Muscular dystrophy of cats has been reported. To date all affected cats have been males, which suggests an X-linked inheritance. Clinical signs may first be seen in cats at 5-6 months of age, and include generalized skeletal muscle hypertrophy, excessive salivation, reduced exercise tolerance, stiff gait and "bunny-hopping" when running, difficulty in jumping, adducted hocks, cervical rigidity, vomiting/regurgitation, and partial protrusion of the tongue.
Hereditary Myopathy of Devon Rex Cats
This is a congenital myopathy of Devon Rex cats. Characteristic clinical signs, including ventroflexion of the head and neck, protrusion of the scapulae, and esophageal weakness, all reflect dysfunction of striated muscle, while skeletal muscle pathology is suggestive of a muscular dystrophy.
Myotonia congenita has been reported in cats. The mode of inheritance and actual molecular defect have not been identified. Clinical signs in affected kittens include a stiff choppy gait that improves with exercise, abducted limbs, enlarged proximal appendicular muscles, difficulty in opening the mouth, enlargement and percussion dimpling of the tongue, delayed relaxation of the facial muscles after activity, dysphonia, stridor, and difficulty eating.
Miscellaneous Inherited Myopathies
Nemaline myopathy and myositis ossificans have been reported in cats. Glycogen storage diseases (or glycogenoses) are rare disorders of cats. Deficient activity of one of the enzymes involved in glycogen degradation or synthesis results in inadequate glycogen utilization, and in glycogen accumulation within various tissues, including muscle. There are several reports of glycogenoses in cats. Glycogen storage disease Type IV has been reported in 3 young related Norwegian forest cats.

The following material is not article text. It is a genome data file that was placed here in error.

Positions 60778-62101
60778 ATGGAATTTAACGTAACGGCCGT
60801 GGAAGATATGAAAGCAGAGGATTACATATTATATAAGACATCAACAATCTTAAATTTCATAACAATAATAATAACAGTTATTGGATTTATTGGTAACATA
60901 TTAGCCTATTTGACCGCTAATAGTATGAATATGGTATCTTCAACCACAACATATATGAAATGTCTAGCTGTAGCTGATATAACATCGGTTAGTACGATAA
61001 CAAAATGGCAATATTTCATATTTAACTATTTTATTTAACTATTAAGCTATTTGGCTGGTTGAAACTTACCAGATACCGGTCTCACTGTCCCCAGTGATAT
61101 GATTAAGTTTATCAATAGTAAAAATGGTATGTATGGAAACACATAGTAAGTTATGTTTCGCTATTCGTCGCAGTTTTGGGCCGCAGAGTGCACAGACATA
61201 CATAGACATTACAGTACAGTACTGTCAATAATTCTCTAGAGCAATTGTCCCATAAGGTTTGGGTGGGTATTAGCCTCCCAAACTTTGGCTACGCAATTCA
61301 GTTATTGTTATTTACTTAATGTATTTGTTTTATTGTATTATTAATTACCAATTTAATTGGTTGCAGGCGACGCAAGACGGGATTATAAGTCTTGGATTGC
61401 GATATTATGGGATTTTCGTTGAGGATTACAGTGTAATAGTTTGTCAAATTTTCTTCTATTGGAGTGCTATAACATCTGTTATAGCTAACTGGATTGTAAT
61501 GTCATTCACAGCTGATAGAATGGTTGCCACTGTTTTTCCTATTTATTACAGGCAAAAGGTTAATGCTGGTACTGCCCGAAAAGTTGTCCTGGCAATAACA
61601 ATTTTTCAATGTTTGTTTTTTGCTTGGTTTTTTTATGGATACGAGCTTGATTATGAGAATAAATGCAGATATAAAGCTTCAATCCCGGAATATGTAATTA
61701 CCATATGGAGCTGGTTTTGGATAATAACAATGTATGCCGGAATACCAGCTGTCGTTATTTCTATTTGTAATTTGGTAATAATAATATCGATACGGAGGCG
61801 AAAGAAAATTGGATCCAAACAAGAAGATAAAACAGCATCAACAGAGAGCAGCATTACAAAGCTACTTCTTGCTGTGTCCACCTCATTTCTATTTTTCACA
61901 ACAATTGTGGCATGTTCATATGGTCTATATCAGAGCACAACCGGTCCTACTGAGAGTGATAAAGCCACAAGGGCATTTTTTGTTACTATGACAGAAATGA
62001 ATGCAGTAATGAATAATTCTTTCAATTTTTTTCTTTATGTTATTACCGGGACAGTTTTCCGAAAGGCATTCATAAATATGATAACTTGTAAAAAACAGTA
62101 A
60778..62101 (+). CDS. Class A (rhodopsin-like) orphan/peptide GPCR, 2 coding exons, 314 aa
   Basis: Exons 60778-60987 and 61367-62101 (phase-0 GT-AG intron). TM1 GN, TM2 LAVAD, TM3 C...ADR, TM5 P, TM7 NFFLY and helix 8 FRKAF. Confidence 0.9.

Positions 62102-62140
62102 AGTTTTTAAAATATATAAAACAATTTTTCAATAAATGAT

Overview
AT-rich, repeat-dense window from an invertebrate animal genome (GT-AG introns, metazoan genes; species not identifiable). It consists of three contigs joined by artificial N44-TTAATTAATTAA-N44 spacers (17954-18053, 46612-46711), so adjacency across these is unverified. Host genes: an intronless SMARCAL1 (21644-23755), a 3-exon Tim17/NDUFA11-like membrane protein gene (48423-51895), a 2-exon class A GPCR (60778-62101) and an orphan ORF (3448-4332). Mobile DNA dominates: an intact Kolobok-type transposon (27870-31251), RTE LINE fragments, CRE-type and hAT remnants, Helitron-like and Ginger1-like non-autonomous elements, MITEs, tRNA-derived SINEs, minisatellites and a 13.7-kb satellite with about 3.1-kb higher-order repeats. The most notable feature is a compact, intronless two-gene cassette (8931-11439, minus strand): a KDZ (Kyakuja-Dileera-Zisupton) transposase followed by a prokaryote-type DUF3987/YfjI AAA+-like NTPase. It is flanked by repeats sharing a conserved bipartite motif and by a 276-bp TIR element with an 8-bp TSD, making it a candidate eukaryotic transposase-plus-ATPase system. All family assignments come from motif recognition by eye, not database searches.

Infectious myositis may occur in association with bacterial infection, migrating parasites, or protozoan disease. Whilst cats are the only definitive hosts for Toxoplasma gondii (and a majority of cats may have serum antibodies to this organism) muscle involvement is not an outstanding feature of Toxoplasma infection of cats. Experimental inoculation of cats with the protozoan Neospora caninum may produce fatal, necrotizing encephalomyelitis, polymyositis, pneumonia and hepatitis. Naturally-occurring feline neosporosis has not been reported to date.
Immune-mediated (or Idiopathic) Polymyositis
Polymyositis occurs sporadically in cats, occasionally in association with thymoma. Inflammatory infiltrates are predominantly mononuclear with small lymphocytes and macrophages. Neutrophils are seen infrequently. Eosinophils are rarely seen. Clinical signs are characterized by a persistent cervical ventroflexion, appendicular weakness, painful muscles, and exercise intolerance. Serum levels of creatine kinase and aldolase are elevated. A report of polymyositis in a cat in association with myasthenia gravis and thymoma further supports an immune-mediated etiology.
This acute feline polymyopathy, resulting from a severe total body potassium depletion, is usually secondary to a reduced potassium intake and increases in the fractional excretion of potassium in urine (due to renal dysfunction). Clinical signs include muscle weakness, cervical ventroflexion, stiff and stilted gait, and muscle pain. A similar syndrome with a suspected hereditary basis has been reported to occur in Burmese cats.
There are a number of case reports of muscle-related diseases of cats. Descriptions include: nutritional myopathy secondary to vitamin E deficiency myositis secondary to Clostridium chauvoei and Clostridium septicum infections fibrotic myopathy of the semitendinosus muscle and quadriceps contracture secondary to trauma. Episodic weakness and signs of depression have been noted in young domestic short-hair cats (less than 1 year of age) with hypernatremia secondary to hypodipsia. The most common clinical sign of hypernatremic myopathy is ventral flexion of the neck. Causes of hypodipsia include lesions of the hypothalamus, and mechanical inability to swallow--a potentially serious complication of hypertrophic feline muscular dystrophy. The association between myositis and malignant neoplasia (paraneoplastic myopathy) is likely to be reported in the future. Myopathies in cats may occur in association with FeLV or FIV infections (e.g., FeLV-associated immunosuppression may enable encystment of Sarcocystis spp. in muscle).